Zeleni vir Workshop intro–Changing the point of view


In previous post I’ve analysed photo of this waterfall taken from away in somewhat different composition. This photo is composed in different way too.

Let’s start with most obvious, the drops of water all over the photo. Usually we don’t want them visible on our photo, but I’ve left them for two reasons. First, I’m to lazy to do all the cloning, and second, it’s really damp under this (70 meter high!) waterfall, so the water drops are all over the lens as soon as you come under it. That is the reason I let them be.

Next, the composition. Using wide angle lens I got a part of cave ceiling and trees above it in the frame as well as the bottom and part of the waterfall.  I’m using the curvature of the rocks and their edge as interesting lines and waterfall to break these lines. There are also trees that are straight lines (but they are forming curve as well with the line of the treetops. I had to include some sky and although basically  it is boring bluish plane it is offering some calmness in contrast to all the lines around it.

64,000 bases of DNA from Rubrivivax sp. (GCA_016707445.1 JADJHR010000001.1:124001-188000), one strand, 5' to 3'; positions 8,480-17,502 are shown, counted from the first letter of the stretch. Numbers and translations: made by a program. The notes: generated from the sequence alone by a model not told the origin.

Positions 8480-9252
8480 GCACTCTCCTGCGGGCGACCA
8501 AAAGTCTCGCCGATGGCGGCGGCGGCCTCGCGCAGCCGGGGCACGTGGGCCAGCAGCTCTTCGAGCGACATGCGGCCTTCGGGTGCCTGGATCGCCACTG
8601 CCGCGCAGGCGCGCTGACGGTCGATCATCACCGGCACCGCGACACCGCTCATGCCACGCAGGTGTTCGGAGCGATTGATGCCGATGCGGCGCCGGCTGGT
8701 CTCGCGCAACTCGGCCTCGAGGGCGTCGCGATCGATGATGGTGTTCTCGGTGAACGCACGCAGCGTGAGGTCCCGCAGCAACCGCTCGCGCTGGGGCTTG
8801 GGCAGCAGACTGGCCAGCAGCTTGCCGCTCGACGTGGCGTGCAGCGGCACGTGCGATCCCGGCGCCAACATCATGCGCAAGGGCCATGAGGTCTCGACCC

Light, is again rather flat, but not as much as in previous photo. The sun was right over the line of the rocks and that part of photo is rather washed out, but it is providing some gradient on the sky, from lighter to darker. The main motive, the waterfall  is well lit, bright and glowing, and the rocks have enough light to reveal structure and patterns. Since I was using GND filter here I had to pull out some details from the shadows on left part of the photo. Not too much, I did want it to be little darker.

Exposure time was 1/30 sec at f/11. You can see how fast the water is falling as it’s all blurred at only 1/30 second!

In next post, I’ll cut it to pieces! Smile

Landscape photography workshop intro–Zeleni vir, Croatia

As I wrote couple of entries ago, with Davorin Mance and Fotoklub Čakovec, I’m organizing workshop in Zeleni vir, marble of Gorski kotar, here in Croatia.
If you are interested, check it out here!